NASA Pandora Project
Welcome to the NASA Pandora project, part of the Pandonia Global Network. This project uses spectroscopy to study ultraviolet (UV) and visible wavelengths of light to determine the composition of the atmosphere and its interactions with Earth’s environment.
The Pandora Spectrometer System was designed to specifically look at levels of ozone, nitrogen dioxide and formaldehyde in the atmosphere. What makes the Pandora unique from other ground-based networks at NASA is that it can measure total column profiles, observing different layers of the atmosphere at once.
Goals of the Pandora Project
- To develop high-quality, low-cost spectrometer systems with research-grade performance.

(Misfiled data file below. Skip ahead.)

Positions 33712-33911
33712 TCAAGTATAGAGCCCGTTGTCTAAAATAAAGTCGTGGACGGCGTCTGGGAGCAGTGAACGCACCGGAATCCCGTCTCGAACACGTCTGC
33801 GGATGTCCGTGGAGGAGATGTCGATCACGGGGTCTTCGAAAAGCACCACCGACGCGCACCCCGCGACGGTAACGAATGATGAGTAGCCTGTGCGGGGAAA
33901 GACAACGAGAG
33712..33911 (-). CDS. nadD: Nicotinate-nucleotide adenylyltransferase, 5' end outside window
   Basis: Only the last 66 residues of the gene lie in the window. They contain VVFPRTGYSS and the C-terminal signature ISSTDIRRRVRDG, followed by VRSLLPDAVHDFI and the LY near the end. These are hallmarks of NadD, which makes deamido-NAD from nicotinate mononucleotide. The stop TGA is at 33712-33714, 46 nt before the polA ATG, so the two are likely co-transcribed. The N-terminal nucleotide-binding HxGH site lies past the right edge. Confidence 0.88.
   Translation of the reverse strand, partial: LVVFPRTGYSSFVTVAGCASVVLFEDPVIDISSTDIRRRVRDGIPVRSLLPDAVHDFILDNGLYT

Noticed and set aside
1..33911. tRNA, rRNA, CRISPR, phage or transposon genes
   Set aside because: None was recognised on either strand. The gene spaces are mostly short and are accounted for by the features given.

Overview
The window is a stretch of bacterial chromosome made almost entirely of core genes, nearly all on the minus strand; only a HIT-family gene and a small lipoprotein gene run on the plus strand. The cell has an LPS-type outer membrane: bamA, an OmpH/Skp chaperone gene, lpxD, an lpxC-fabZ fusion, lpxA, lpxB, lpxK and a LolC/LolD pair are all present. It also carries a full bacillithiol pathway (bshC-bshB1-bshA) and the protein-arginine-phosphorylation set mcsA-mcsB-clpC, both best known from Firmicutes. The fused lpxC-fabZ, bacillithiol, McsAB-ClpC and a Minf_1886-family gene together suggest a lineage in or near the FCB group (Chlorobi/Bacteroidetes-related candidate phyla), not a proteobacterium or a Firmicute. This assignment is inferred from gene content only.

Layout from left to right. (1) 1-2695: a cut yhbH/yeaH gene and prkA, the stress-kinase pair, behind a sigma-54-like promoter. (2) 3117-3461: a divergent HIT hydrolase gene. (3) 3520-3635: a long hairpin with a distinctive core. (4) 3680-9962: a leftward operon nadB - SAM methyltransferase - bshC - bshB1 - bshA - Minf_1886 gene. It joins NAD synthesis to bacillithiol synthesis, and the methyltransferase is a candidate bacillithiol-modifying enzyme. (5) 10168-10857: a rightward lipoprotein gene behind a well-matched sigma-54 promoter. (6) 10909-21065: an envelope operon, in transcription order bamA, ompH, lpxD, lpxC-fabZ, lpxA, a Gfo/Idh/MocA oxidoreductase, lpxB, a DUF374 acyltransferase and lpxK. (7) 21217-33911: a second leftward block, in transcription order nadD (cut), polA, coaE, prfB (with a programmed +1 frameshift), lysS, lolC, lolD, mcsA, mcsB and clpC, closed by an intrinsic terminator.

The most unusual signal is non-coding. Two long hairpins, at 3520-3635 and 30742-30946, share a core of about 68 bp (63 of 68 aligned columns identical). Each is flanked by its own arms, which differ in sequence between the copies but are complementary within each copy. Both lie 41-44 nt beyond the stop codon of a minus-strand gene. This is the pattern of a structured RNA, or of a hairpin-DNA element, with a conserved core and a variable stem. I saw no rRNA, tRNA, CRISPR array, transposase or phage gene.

- To deploy and distribute a network of systems to measure air quality and validate satellite retrievals.
- To develop a database of total column atmospheric profiles on a worldwide scale.
- Connect communities with standardized data products to support their research goals.
The Pandora Instrument
Pictured above is the most recent model of the Pandora being tested at the Mauna Loa Observatory in Hawaii. Before the system is sent off on scientific field campaigns, it is calibrated and tested in the lab at GSFC. The team ensures that all parts of the system are working properly by monitoring its performance.